Etsy sets IPO price range at $14 to $16

Steven Loeb · April 1, 2015 · Short URL:

The company will be able to raise as much as $266.7 million, and could be valued at $1.2 billion

(Come mingle with hundreds of top venture capitalists representing $10B-plus in capital under management, including Khosla Ventures, Greylock and Javelin Venture Partners, and learn from founders/CEOs including Marco Zappacosta, Co-founder & CEO of Thumbtack and Adam Goldenberg, CEO of JustFab, Slava Rubin, Founder & CEO of Indiegogo, at Vator Splash Oakland on April 22nd and 23rd. Get your tickets here!)

2015 has so far not been kind to the IPO market, but there is some hope on the horizon, in the form of a few companies that have already declared their intentions to go public.

One of those is Etsy, the peer-to-peer marketplace dedicated to selling handmade and vintage items, which filed its S-1 form with the Securities and Exchange Commission earlier this month. At the time the company said it was looking to raise $100 million.

Now Etsy has updated its filing, with more specifics about the potential price, and an updated amount it is looking to raise. The company is looking to price its shares at between $14 and $16. With 16.7 million shares to be sold, that would allow the company to raise as much as $266.7 million in its public offering.

It should be noted that only 13,333,333 of those shares will be sold by Etsy in the offering, with other shareholder selling the other 3,333,333 shares, from which Etsy will not receive any of the proceeds.

This price range puts Etsy’s valuation at round $1.2 billion.

The company made $195.59 million in revenue in 2014, up from $125 million in 2013 and $75.6 million in 2012. The majority of that money, $108.7 million, comes from its marketplace, charging users to list goods and then a percentage of the profit when they are sold. Another $82.5 million comes from "seller services," which include features like direct checkout and shipping.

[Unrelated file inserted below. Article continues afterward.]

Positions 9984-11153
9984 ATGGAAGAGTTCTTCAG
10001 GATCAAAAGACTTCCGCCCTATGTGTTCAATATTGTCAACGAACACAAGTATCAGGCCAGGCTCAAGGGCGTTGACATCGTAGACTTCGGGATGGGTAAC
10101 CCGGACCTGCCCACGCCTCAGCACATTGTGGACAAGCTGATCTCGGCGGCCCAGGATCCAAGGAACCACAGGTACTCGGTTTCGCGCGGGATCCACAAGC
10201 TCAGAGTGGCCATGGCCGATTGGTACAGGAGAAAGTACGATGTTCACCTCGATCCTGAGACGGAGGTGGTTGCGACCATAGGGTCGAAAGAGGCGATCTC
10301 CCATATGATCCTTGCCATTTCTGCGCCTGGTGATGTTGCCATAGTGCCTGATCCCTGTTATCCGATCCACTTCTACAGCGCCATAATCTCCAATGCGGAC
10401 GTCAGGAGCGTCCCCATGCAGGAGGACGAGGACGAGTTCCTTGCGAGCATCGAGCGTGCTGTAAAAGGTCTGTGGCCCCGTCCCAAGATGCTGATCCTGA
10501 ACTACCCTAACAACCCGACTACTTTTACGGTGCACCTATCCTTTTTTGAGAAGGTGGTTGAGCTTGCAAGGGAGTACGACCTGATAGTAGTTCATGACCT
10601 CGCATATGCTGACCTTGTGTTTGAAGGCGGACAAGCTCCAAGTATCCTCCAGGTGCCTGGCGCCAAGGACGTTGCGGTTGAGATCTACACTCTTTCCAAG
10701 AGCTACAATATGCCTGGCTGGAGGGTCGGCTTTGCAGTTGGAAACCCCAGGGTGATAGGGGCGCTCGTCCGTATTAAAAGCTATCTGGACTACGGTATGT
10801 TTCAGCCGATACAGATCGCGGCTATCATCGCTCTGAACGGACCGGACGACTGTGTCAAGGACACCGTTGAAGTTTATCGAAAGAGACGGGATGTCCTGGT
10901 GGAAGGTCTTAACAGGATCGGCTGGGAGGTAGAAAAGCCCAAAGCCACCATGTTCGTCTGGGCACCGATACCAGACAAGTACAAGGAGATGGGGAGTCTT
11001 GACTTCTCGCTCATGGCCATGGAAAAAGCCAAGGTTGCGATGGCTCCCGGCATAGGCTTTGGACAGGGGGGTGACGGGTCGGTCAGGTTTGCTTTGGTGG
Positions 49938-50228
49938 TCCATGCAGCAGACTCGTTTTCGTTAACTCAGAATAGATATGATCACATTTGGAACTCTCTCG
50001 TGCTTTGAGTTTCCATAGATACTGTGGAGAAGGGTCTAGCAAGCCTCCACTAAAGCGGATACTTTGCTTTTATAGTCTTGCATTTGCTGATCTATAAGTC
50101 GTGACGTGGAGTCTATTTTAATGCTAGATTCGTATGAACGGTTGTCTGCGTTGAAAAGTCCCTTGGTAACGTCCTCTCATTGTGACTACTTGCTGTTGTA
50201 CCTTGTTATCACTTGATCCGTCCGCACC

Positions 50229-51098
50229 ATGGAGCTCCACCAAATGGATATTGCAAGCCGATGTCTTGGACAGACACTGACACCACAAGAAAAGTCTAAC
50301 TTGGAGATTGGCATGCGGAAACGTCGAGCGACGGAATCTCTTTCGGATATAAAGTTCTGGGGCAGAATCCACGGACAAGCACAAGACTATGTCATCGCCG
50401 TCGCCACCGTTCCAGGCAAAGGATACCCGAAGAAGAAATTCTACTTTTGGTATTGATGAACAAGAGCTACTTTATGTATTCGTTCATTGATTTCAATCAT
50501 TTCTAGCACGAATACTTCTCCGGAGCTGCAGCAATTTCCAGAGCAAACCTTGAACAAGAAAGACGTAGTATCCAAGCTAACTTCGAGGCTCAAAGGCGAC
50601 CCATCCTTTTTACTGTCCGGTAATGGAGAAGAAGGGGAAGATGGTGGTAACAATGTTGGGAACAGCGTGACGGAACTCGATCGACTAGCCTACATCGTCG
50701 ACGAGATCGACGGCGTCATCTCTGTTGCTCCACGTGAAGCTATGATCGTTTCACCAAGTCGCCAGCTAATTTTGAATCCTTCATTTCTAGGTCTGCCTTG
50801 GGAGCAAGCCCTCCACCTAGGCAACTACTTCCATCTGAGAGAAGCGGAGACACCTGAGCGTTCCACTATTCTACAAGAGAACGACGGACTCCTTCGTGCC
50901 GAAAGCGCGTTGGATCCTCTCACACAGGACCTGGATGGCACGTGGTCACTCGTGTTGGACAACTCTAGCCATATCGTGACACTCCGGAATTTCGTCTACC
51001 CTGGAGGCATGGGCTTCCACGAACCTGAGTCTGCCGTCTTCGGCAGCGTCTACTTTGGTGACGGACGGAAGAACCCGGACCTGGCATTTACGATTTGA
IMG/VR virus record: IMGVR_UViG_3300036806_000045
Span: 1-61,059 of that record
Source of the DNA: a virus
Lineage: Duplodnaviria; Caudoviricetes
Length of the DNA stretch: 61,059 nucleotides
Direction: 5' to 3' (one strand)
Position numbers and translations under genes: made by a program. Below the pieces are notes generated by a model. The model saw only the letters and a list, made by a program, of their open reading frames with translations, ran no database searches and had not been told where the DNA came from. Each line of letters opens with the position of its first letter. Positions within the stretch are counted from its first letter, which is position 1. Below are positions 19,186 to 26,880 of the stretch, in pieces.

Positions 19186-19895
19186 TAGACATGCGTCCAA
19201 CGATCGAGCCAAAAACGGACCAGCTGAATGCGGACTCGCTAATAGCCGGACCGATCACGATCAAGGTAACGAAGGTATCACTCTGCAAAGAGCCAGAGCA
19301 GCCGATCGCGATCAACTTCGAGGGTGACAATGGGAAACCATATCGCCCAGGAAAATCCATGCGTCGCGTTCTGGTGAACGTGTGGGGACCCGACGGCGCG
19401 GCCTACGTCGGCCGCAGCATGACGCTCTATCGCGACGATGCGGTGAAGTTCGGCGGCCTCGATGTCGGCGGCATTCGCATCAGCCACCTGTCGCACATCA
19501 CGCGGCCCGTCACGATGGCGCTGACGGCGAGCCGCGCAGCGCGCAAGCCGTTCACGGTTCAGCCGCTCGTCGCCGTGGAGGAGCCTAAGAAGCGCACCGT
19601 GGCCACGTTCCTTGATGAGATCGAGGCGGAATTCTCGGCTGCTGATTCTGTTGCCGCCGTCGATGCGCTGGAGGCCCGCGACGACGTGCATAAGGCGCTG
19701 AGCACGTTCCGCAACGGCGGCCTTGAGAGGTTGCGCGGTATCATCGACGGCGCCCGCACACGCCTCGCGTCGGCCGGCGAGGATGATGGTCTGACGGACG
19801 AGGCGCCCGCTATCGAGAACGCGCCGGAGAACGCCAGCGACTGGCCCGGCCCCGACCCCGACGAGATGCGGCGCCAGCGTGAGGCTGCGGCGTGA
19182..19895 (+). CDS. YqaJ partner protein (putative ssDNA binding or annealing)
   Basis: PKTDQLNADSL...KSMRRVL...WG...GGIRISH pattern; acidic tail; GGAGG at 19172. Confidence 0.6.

At the same time, though, Etsy has seen its losses mount up as well: going up to $15.2 million, up from $2.3 million in 2012. In 2013 its net loss went all the way down to just $796,000 before jumping back up in 2014.

The main drag on its revenue is coming from general and administrative costs, which were nearly $52 million in 2014. The company also spent $39.7 million on marketing and $36.7 on product development. 

Even more worrying for investors: Etsy says it may never actually be profitable.

"We may not achieve or maintain profitability in the future," the company wrote in its SEC filing. "We expect that our operating expenses will increase substantially as we hire additional employees, increase our marketing efforts, expand our operations and continue to invest in the development of our platform, including new services and features for our members. These efforts may be more costly than we expect and our revenue may not increase sufficiently to offset these additional expenses."

In all, Etsy has 1.4 million active sellers and 19.8 million active buyers. Those sellers generated gross sales of $1.93 billion in 2014, of which 36.1% came from purchases made on mobile devices and 30.9% came from an Etsy seller or an Etsy buyer outside of the United States

Etsy was founded in June 2005 in Brooklyn, New York and has raised over $97 million in venture capital funding from investors that included Glynn Capital Management, Index Ventures, Union Square Ventures, Accel Partners, Hubert Burda Media and Acton Capital Partners.

The company will be listed on the Nasdaq under the symbol ETSY.

Etsy going public is a bright spot on an otherwise fairly bleak IPO pipeline. 

With 34 IPOs raising $5.4 billion, the first quarter of 2015 turned out to be the least active quarter by IPO count since the first quarter of 2013, and the smallest by proceeds raised since the third quarter of 2011.

To compare: the first quarter of 2014 saw 64 deals, and $10.6 billion raised. 

(Image source:

Support VatorNews by Donating

Read more from our "Trends and news" series

More episodes